Posted by TopDogg on (August 31, 2009, 8:13 GMT)

I personally believe New Zealand need to structure their batting order better. I reckon bring Jesse ryder into the opening slot with Macintosh and let him play his natural game which is attacking. By attacking the new ball the pressure gets taken of mcintosh who doesnt have to feel bogged down as the score is constantly ticking over. Bring Guptill to no.3 and Flynn to 4. Teams like India,Sri lanka and even Australia have 1 or both openers that are fairly aggressive. Yes it may not work at times.. But the state the test side is in at the moment some chances have to be taken. Also bringing Bond back will also increase the sides bowling attack which has no real spearhead only work horses. I dont rate Obrien he has far too many off days with the ball and think that Tuffey would do a better job or even mills.

Posted by AndrewWI on (August 31, 2009, 7:08 GMT)

New Zealand are offering brilliant competition to Bangladesh and West Indies for the bottom spot in the Test rankings.

Posted by 23ab on (August 31, 2009, 5:36 GMT)

New Zealand is the worst among top 8 teams in test cricket..... They have the players and potential but not using it properly....They should have dropped jeetan patel and should have included tuffey in the main XI... Mccullum was a flop during this series... Taylor was good but not upto his standards. ryder and guptil got only starts... I wonder why oram was'nt given the ball to bowl... He just bowled only few overs..

Posted by KidStyles on (August 31, 2009, 4:47 GMT)

Its just annoying that only 1-2, Maybe 3 players max, perform well each batting innings. We just cant seem to bat long periods. Which is probably why we are a better odi team. Its not like we dont have the players to post good scores. Its just they cant for some reason??????. Very frustrating.

And we lack a genuine wicket taker besides Vettori. Most teams world wide have 2-4 bowlers that can get that wicket or two. We dont even have any really. Just look at our last couple performances. Weve had to rely on the opposition to declare. If we do bowl a team out, They've usually posted 400+ by then.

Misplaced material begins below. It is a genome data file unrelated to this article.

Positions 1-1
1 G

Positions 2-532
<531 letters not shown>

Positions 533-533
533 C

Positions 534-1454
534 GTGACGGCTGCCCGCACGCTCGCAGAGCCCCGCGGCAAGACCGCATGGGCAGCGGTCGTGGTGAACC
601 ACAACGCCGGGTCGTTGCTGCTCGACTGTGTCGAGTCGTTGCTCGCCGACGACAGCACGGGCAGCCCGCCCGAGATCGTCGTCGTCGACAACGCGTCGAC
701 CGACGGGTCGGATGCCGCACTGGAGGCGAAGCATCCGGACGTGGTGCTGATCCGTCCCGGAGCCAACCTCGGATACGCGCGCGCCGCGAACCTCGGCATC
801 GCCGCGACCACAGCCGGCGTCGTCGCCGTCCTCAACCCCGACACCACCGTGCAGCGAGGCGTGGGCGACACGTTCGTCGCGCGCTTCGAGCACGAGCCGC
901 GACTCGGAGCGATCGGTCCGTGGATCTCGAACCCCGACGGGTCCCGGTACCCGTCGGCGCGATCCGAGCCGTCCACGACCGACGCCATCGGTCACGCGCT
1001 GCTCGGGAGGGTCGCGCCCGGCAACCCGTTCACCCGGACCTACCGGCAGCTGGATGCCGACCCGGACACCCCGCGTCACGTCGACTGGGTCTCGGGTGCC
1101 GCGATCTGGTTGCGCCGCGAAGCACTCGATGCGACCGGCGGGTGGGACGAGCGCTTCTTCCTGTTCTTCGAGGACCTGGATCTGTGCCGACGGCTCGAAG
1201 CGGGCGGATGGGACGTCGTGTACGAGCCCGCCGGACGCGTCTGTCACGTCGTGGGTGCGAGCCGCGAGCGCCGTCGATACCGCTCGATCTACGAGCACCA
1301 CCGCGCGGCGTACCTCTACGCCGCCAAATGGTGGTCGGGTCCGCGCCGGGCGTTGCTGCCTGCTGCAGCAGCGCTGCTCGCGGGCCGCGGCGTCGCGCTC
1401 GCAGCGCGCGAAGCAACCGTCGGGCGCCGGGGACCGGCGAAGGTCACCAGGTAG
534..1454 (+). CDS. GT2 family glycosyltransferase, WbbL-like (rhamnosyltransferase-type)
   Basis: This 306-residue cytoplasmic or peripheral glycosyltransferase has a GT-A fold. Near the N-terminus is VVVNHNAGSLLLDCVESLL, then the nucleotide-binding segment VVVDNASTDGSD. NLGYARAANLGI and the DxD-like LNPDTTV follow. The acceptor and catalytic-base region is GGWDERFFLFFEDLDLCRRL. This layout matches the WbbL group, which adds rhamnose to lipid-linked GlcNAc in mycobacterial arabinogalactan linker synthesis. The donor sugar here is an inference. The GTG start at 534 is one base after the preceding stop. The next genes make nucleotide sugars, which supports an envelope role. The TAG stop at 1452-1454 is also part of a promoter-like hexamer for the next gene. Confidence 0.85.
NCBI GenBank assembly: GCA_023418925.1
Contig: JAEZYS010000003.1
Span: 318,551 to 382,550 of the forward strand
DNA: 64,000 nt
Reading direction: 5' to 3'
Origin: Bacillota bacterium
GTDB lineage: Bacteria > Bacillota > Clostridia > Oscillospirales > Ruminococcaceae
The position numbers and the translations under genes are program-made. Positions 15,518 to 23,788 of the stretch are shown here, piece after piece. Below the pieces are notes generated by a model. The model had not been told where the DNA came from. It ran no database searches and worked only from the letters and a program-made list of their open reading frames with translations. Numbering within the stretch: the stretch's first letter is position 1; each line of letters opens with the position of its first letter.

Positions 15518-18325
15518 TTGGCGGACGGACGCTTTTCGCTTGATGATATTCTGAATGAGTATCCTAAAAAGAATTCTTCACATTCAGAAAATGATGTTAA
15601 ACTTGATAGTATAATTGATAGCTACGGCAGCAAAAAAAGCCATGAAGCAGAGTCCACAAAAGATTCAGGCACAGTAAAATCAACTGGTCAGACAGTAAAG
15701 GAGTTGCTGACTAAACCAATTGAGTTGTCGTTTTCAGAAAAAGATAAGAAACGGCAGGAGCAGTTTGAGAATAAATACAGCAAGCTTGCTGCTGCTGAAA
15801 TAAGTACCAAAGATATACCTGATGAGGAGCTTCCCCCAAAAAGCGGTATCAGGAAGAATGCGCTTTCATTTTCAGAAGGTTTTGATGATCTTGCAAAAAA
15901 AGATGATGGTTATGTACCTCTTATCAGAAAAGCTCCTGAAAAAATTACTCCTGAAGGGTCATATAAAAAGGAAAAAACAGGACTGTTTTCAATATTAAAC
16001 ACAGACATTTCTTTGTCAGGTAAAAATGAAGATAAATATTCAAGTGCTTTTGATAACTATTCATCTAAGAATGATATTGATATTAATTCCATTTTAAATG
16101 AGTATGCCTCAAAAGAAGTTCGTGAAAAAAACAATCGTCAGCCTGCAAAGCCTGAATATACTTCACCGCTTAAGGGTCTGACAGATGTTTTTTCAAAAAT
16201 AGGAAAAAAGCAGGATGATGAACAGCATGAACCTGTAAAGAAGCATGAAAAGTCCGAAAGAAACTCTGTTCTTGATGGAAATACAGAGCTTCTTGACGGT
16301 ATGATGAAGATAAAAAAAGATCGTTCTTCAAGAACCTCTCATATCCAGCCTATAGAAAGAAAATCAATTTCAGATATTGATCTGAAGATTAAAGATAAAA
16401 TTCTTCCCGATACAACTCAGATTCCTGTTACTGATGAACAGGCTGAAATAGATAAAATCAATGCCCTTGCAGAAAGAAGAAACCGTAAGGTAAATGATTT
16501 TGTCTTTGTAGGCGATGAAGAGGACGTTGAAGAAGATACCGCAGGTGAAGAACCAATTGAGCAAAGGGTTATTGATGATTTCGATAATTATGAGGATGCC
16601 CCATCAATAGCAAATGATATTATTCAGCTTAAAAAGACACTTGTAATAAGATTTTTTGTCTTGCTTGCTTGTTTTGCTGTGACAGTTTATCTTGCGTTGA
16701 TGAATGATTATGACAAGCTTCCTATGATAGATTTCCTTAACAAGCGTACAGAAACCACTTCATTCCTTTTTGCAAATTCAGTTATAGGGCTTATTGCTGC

I really hope Southee becomes a lethal wicket taker in the upcoming years, If not, months. He's our best bowling talent since Bond. He just needs a bit more variety and never know.

Posted by MrPiquet on (August 31, 2009, 3:05 GMT)

Well I reckon they should have bought Bond in... Simple as that... Martin, O'Brien were a joke most of the time... (O'Brien in particular)

Posted by muirage on (August 31, 2009, 2:48 GMT)

McCullum is not a test no. 6. Come on Dan - get serious!

Posted by septimius_severus on (August 31, 2009, 2:35 GMT)

The bowler's lacked penetration against top class batsmen (Vettori included) and the top order failed to set any kind of platform (no opening partnerships near 50 is sad). However, the most disappinting aspect of the tour was the performance of New Zealand's so called 'leadership group'. Aside from his last innings 50 (which ended so, so badly) Oram did nothing with the bat at all during the tour, he has now been relegated to no. 7 as well, surely ending his claims to become one of our top order specialist batsmen if he ceases to be an all-rounder. McCullum was even worse, averaging 15 and providing no innings of note at all and he is the vice-captain! I agree with geebob that the current crop of batsmen like McIntosh, Guptill, Flynn and Ryder need to be given a chance. The real emphasis for our poor performances should be placed on the senior guys like Oram and McCullum to front up and deliver consistently when it really counts. The question is how many more chances should they get?

Posted by JarrodPotter on (August 31, 2009, 1:32 GMT)

The gulf between NZ competence in ODIs and Tests becomes greater every day.

Guptil cannot focus for long enough to become a classy test batsman. What New Zealand desperately needs is a Langer type to cement themselves to an end, rotate the strike, and gradually chip away at a target. Flynn shows inklings of possessing that batting skill, but he loses focus the moment he is set.

The current batch of NZ players are too shot-friendly, and didn't pay respect to the pitches of Sri Lanka.

Posted by geebob on (August 30, 2009, 17:51 GMT)

I wonder how long do we have listen to this "inexperienced guys" excuse. Every time this inexperience is blamed but where's the experience coming from if they keep chopping off players after one or two series???

Except for Vettori, Oram, Taylor, Ryder, McCullum, everybody else is dumped or injured every alternate series. Top order even more so!

My only hope is that the team now persists with the current crop. McIntosh and Flynn have shown some semblance of patience while I seriously hope Guptill learns fast from the likes of Dilshan and Sehwag.

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Jamie AlterClose
Jamie Alter Senior sub-editor While teachers in high school droned on about Fukuyama and communism, young Jamie's mind tended to wander to Old Trafford and the MCG. Subsequently, having spent six years in the States - studying Political Science, then working for an insurance company - and having failed miserably at winning any cricket converts, he moved back to India. No such problem in Bangalore, where he can endlessly pontificate on a chinaman who turned it around with a flipper, and why Ricky Ponting is such a good hooker. These days he divides his time between playing office cricket and constant replenishments at one of the city's many pubs.